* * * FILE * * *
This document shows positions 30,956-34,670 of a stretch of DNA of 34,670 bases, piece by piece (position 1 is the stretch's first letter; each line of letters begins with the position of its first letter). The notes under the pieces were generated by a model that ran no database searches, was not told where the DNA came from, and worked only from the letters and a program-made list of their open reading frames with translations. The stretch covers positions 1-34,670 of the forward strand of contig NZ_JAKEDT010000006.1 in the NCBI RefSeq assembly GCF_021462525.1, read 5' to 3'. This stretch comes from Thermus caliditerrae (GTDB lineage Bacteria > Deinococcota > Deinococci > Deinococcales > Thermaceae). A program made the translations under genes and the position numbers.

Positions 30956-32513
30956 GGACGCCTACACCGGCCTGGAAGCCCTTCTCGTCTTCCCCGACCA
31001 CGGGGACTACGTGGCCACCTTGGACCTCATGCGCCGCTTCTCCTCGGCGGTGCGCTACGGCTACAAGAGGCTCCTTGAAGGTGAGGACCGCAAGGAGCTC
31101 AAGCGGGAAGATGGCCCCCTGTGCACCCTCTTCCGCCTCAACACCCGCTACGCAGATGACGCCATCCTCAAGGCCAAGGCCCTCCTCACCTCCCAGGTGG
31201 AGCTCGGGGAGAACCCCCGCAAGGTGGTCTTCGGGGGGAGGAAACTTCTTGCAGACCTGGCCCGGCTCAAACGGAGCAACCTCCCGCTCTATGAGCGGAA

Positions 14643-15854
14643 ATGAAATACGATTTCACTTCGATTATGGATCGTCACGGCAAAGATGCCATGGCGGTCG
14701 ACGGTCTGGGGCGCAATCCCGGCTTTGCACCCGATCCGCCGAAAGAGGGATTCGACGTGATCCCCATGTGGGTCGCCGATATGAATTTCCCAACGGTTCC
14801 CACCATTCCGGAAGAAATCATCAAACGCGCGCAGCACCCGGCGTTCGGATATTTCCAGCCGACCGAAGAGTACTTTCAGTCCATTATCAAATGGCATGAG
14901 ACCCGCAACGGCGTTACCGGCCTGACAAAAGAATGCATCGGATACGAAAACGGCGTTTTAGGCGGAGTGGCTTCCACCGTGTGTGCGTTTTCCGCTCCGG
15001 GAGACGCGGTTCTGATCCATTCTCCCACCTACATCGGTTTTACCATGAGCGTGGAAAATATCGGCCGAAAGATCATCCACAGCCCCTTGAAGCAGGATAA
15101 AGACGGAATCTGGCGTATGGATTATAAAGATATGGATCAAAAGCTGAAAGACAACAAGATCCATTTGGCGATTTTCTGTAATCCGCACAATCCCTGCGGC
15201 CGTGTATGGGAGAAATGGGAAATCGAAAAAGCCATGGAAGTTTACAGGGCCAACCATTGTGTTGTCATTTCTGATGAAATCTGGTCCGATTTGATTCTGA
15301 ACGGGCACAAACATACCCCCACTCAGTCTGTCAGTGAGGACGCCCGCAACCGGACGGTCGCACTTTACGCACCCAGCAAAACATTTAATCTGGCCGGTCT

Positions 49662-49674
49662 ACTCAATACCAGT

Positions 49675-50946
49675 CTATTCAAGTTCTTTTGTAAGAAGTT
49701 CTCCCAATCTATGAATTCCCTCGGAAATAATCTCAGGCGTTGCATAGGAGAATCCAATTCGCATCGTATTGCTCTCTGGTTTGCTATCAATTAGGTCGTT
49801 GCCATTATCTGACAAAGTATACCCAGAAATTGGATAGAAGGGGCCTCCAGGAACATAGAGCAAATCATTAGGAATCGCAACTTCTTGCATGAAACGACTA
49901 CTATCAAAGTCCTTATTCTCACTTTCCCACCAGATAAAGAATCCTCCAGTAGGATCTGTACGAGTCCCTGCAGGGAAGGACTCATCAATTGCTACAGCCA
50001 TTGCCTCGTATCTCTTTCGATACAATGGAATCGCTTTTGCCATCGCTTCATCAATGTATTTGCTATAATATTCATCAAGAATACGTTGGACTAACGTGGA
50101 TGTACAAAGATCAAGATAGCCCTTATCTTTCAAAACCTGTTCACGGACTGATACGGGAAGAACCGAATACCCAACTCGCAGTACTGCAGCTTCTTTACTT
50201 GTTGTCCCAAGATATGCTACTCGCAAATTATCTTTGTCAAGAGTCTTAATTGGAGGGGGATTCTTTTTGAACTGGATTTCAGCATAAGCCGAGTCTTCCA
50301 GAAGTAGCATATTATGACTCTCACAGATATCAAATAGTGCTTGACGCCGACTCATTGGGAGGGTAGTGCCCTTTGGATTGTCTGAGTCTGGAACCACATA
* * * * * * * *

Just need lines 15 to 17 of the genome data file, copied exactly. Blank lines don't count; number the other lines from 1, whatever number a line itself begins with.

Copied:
15301 ACGGGCACAAACATACCCCCACTCAGTCTGTCAGTGAGGACGCCCGCAACCGGACGGTCGCACTTTACGCACCCAGCAAAACATTTAATCTGGCCGGTCT

Positions 49662-49674
49662 ACTCAATACCAGT